limited bill would have better prospects to get to the White House, such as one that addresses crude oil exports and LNG exports, energy infrastructure policy, energy efficiency.  Even such a limited package will face resistance, not because of what it contains but because it will be viewed as too limited, given the desire of many stakeholders to move a more comprehensive bill. Moreover, even a limited proposal touching upon controversial issues as we recent saw with the  the Keystone XL pipeline, may prove difficult to move through a closely divided Senate.

In this environment, expect the House and Senate to focus on narrowly tailored energy policies that stand a realistic chance at securing bipartisan, bicameral, and presidential support, such as the Energy Savings and Industrial Competitiveness Act of 2014 introduced by Senators Rob Portman (R-OH) and Jeanne Shaheen (D-NH). But without a change in the Senate’s underlying environment in which every bill becomes a vehicle for anything remotely related to it, even something this noncontroversial could die again.

That being said,expect Senator Lisa Murkowski (R-AK) to lead the Energy and Natural Resources Committee in the 114th Congress. Assuming she wins the December 6 runoff election, Senator Mary Landrieu (D-LA) will become Ranking Member. With a loss, Senator Maria Cantwell (D-WA) will serve as Ranking Member. Senator Murkowski is likely to continue to press  pro-energy development initiatives, including measures to authorize crude oil exports and to ensure revenue sharing by Alaska and other states that have opened (or open) off areas to oil and gas development.

With Senator John McCain likely to become the Chairman of the Armed Services Committee, Senator James Inhofe (R-OK) will likely become Chairman of the EPW Committee, since he has seniority over Senator David Vitter (R-LA) , the current Ranking Member, and has two  years left to serve in that capacity under Republican Caucus precedent. Senator Barbara Boxer (D-CA) will likely serve as Ranking Member.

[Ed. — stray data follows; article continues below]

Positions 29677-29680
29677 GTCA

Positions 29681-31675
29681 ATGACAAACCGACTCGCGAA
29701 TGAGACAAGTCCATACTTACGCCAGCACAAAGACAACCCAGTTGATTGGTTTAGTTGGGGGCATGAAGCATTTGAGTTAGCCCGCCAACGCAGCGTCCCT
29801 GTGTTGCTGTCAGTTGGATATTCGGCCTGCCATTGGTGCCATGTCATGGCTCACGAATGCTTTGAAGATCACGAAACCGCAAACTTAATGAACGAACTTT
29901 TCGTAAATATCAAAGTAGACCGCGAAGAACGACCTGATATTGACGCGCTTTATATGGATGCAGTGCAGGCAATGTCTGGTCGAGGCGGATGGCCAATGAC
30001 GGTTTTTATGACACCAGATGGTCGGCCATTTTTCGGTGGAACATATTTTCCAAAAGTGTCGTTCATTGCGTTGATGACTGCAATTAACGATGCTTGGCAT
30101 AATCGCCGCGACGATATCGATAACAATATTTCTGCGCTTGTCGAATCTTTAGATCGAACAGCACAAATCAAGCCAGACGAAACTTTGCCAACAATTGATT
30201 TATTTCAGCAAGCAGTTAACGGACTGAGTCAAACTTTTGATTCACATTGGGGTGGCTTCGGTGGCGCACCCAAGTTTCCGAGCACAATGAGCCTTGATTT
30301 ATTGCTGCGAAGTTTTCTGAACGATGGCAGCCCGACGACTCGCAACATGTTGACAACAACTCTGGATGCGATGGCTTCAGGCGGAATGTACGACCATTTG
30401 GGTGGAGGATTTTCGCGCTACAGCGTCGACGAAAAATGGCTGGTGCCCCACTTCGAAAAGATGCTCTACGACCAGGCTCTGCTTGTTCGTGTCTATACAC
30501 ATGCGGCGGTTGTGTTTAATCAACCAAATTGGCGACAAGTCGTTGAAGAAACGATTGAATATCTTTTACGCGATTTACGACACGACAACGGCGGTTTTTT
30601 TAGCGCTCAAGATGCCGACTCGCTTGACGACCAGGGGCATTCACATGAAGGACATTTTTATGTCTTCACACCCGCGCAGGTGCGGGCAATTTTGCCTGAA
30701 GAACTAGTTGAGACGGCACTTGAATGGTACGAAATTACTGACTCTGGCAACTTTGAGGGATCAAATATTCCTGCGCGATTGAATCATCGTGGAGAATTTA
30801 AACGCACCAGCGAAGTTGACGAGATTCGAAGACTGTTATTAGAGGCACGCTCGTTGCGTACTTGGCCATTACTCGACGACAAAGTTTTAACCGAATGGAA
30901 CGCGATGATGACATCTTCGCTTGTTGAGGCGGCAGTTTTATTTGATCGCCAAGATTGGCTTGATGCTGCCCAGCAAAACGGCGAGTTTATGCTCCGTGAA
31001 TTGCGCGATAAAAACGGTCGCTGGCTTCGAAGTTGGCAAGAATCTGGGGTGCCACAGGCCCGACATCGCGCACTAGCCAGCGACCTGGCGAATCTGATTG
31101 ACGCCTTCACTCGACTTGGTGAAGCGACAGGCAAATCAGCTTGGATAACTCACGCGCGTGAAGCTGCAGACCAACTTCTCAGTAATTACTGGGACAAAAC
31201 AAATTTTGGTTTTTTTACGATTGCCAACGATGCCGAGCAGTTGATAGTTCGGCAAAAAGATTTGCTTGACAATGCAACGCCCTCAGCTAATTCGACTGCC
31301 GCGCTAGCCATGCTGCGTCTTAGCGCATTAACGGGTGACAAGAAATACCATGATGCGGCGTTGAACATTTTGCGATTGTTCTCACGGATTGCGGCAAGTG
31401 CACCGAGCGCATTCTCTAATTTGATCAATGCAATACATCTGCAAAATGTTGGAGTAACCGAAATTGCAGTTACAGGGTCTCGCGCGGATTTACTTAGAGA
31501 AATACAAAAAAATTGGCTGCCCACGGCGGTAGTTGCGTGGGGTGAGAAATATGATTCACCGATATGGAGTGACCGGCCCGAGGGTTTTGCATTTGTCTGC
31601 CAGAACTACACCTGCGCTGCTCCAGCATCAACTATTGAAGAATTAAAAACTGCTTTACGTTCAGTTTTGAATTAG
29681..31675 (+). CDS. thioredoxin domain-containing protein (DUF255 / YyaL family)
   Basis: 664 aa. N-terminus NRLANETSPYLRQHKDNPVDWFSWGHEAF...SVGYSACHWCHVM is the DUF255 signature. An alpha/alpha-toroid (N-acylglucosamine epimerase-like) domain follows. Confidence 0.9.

In the House, Representative Fred Upton (R-MI) will continue to chair the Energy and Commerce Committee and Representative Whitfield (R-KY) will continue to chair the Energy and Power Subcommittee. They are likely to continue to pursue an “all of the above” energy agenda. With Representative Henry Waxman (D-CA) retiring, two Members are vying to serve as Ranking Member: Representatives Anna Eshoo (D-CA) and Frank Pallone (D-NJ). Representative Bobby Rush (D-IL) will likely continue as Ranking Member of the Energy and Power Subcommittee.With Representative Doc Hastings (R-WA) retiring, Representative Rob Bishop (R-UT) is likely to replace him as Chairman of the Natural Resources Committee. He will likely continue to pursue an “all of the above” approach to energy development on federal and tribal lands.Representative Peter DeFazio (D-OR), who had been expected to continue as Ranking Member, will instead likely take the Ranking Member slot on the Natural Resources Committee instead.

Do not anticipate substantial changes at the Department of Energy, the Department of the Interior, or the Environmental Protection Agency. Moreover, the composition of the Federal Energy Regulatory Commission (FERC) is pretty well settled. As a result